Cross border experience

To SBE, its international focus is key. Talkin’ Business talks to students coming to SBE from abroad, SBE students about their exchange experiences in other countries, SBE graduates now working around the world and others with a special international story to tell. Suzan Verheggen and Bart Diris tell us about their cross-border experiences.

Suzan Verheggen and Bart Diris, on a visit to New York City

Suzan Verheggen, who is currently following the Financial Economics master’s programme at SBE, and her boyfriend Bart Diris an SBE PhD student, are now in the USA.

After obtaining her bachelor’s degree in Econometrics & Operations Research at SBE, Suzan gained her MSc degree in Econometrics here last summer. This academic year, she is spending a semester at the International Business School of Brandeis University, and plans to finish her Financial Economics master next summer. During her bachelor’s programme she spent her exchange period in the autumn of 2007 at Sciences Po in France. “I chose to go to Sciences Po during my bachelor’s because besides learning French and living in Paris, I wanted to gain a broader perspective of economics by combining it with politics,” she says.

International diversity

Suzan chose Brandeis for her second period abroad largely because of its renowned business school, but also for the international diversity of its students.  “The business school is a close and relatively small community,” she explains, “with around 400 students. I enjoy going to IBS every day, and doing teamwork with fellow students on cases. I’m really enjoying it here. IBS is a really international place – from the 200 incoming students this year, only 45 are from the USA, around 40 students have come from China and the rest have come from countries all over the world.”

“The professors here usually have another job in the business world; they are really driven people, and sometimes entertaining too. A minus point is that most exchange students aren’t very happy with their on-campus housing. Many have decided to move, and are living off-campus in Waltham or Boston.” Suzan tells that Alex, a fellow student from Maastricht University, did choose to live in the dorms, and found that after a good clean it was fine, but it was not for her and Bart. “We live off-campus in Somerville, and I travel 15 minutes by train to Brandeis.”

Expanding horizons

She is impressed by the high quality of the lessons at IBS. “They’re also extremely varied, and a lot of use is made of Harvard business cases,” she says. “From a quantitative point of view, I find Maastricht clearly better, but having obtained a more quantitative background in terms of statistics and mathematics SBE with Econometrics, I’m now expanding my horizons into the finance field. We’re spending a lot of time on the current financial crisis in our classes here. We analyze the financial products such as credit derivatives that have been developed over the last years and whose risks have been mis-priced or misunderstood by many investors.” Her new studies seem to have had a big influence on her future plans. “I plan to work in the financial industry,” she tells us, “and as my two experiences of studying abroad have been very positive, I’d like to have an international job.”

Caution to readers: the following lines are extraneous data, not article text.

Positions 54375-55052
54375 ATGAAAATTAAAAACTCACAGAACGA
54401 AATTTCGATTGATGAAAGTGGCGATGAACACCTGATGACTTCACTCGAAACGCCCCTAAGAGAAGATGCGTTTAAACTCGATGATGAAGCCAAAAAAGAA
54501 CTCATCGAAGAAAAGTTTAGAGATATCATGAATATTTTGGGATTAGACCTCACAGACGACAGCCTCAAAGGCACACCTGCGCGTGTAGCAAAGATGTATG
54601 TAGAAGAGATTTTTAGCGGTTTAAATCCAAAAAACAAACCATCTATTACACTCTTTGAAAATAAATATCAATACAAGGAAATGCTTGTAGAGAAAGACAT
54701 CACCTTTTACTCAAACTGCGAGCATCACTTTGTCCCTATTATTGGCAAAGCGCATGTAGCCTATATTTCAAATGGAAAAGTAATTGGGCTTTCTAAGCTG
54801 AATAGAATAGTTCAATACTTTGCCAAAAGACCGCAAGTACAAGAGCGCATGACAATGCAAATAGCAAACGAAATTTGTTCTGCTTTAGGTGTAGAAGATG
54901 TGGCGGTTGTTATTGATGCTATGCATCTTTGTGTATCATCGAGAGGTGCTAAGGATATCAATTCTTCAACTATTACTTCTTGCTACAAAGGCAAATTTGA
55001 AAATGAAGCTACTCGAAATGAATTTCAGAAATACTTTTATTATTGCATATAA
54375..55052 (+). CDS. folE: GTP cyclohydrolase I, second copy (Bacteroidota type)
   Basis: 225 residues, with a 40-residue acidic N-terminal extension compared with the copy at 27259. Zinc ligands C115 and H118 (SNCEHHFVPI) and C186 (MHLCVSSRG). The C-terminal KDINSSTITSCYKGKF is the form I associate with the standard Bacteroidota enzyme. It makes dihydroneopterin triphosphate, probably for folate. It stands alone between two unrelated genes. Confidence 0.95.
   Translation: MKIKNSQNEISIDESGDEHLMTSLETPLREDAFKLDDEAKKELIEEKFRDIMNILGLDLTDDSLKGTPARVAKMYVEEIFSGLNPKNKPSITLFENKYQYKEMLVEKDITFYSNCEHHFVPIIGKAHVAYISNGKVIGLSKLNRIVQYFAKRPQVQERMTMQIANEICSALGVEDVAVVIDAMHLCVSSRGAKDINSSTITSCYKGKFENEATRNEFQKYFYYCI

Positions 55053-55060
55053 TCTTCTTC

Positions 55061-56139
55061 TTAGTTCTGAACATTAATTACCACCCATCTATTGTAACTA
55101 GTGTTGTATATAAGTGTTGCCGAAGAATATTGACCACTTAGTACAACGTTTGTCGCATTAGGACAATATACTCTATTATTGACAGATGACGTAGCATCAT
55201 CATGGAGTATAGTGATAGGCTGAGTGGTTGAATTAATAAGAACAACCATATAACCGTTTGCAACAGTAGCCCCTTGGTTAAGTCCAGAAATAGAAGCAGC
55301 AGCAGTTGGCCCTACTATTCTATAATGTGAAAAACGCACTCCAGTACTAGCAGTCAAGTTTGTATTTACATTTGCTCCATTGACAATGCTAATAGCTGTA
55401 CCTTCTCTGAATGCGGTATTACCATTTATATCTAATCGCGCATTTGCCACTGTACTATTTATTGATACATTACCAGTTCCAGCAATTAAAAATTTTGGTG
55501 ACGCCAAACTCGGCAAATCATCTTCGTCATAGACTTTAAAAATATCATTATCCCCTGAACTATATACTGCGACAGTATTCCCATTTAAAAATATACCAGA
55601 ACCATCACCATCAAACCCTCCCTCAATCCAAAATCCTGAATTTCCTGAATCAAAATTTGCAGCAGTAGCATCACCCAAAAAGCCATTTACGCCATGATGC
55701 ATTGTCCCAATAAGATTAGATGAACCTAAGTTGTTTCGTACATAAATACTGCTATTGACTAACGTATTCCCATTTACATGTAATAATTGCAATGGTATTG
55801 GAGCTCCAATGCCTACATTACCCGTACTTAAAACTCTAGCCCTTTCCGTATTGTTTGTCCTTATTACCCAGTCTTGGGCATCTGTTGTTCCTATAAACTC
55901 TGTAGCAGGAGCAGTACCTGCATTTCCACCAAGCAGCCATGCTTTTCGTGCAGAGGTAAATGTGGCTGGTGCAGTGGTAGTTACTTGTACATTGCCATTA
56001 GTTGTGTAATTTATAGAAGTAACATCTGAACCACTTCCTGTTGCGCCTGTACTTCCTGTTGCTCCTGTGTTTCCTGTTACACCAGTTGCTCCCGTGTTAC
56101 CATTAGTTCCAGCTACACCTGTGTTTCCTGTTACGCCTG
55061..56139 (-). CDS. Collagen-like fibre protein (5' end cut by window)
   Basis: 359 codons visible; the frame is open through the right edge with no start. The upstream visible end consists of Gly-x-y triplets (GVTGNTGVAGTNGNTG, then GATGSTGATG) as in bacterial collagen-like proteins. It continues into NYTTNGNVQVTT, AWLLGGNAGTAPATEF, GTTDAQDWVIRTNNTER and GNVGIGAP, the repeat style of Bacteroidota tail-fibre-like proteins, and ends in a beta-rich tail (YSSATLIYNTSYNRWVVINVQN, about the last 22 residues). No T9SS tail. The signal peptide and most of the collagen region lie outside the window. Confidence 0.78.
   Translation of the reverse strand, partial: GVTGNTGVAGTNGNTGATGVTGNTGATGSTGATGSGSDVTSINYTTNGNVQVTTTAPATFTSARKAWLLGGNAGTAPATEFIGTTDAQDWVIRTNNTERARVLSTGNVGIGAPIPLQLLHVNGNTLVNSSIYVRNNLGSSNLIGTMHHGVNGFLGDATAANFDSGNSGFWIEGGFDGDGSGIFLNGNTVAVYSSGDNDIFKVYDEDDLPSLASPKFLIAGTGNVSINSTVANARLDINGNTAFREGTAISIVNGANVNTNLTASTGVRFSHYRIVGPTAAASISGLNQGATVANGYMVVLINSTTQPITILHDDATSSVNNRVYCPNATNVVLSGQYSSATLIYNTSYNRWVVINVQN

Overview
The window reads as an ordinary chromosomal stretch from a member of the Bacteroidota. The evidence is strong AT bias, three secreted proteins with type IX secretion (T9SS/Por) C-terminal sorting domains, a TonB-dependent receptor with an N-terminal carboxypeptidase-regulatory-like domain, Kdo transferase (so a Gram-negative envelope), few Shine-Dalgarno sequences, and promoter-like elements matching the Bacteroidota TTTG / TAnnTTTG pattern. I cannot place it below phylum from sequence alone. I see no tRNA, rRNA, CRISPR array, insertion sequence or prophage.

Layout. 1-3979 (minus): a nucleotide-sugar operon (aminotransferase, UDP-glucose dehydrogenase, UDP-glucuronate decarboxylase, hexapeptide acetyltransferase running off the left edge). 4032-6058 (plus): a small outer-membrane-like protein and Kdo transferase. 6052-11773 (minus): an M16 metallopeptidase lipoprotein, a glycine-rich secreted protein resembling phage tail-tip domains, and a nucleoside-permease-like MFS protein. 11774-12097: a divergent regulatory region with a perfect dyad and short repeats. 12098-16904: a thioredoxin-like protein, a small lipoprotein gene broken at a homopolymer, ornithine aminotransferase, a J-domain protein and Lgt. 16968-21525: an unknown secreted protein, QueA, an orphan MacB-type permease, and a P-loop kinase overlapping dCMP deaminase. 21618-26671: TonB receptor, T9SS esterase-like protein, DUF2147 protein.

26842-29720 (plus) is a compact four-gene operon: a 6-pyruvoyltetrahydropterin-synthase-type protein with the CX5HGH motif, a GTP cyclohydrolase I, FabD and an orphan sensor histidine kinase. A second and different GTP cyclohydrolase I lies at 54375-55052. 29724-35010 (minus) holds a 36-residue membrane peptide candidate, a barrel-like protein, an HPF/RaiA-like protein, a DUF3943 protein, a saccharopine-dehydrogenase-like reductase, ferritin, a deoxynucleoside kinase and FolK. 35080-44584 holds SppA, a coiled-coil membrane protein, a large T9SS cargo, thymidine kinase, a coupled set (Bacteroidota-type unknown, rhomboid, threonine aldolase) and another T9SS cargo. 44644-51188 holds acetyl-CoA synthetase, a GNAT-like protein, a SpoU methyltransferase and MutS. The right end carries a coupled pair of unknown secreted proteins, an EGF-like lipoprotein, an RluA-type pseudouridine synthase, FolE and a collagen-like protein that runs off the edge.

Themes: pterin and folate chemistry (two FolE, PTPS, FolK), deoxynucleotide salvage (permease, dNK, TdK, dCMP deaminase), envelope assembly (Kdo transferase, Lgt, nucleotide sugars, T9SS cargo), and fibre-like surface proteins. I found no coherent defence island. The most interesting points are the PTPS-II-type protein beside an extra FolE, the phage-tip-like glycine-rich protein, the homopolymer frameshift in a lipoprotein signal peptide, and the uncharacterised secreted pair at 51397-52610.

Bart and Suzan enjoying ice hockey at Boston’s TD Garden

Bart gained both his BSc and MSc degrees in Econometrics and Operations Research at SBE. During his first degree he went to the University of California at Berkeley on a Bachelor Exchange in the autumn of 2004. “I chose UC at Berkeley, because it’s a top university, they offered interesting economics courses and I wanted to study in the US for a semester,” he says. “During my BSc in Maastricht, I mainly followed econometrics and mathematics courses. I used my stay in Berkeley to follow more general economics courses. San Francisco is one of the nicest cities I have ever been to, but my friends and family live in Maastricht.”

Good feedback

In his research for his PhD in financial econometrics, Bart is analyzing how long-term investors such as pension funds choose their investment portfolios. He’s now spending a semester from August through December at the economics department at Harvard University. “My faculty sponsor, supporting my application to spend a semester here, is Professor John Campbell,” he tells us. “A large part of my research is based his work, which is why I applied to come to Harvard. A few weeks ago I presented my newest research in an internal seminar, and got very good feedback from him.”

Bart explains that Harvard, like SBE, has a very international environment. “I find it very interesting to get to know people from all over the world,” he says. “It’s also very beneficial for my studies to get the perspectives and opinions of different people, especially if they are experts in their field as they are here at Harvard.” He will be returning to Maastricht and SBE in January, and expects to complete his PhD in 2010. “I very much enjoy doing research at the intersection of finance and econometrics,” he concludes, “so I hope to find a future job that involves research as well, either at a university, which is most likely, or at a financial institution.”

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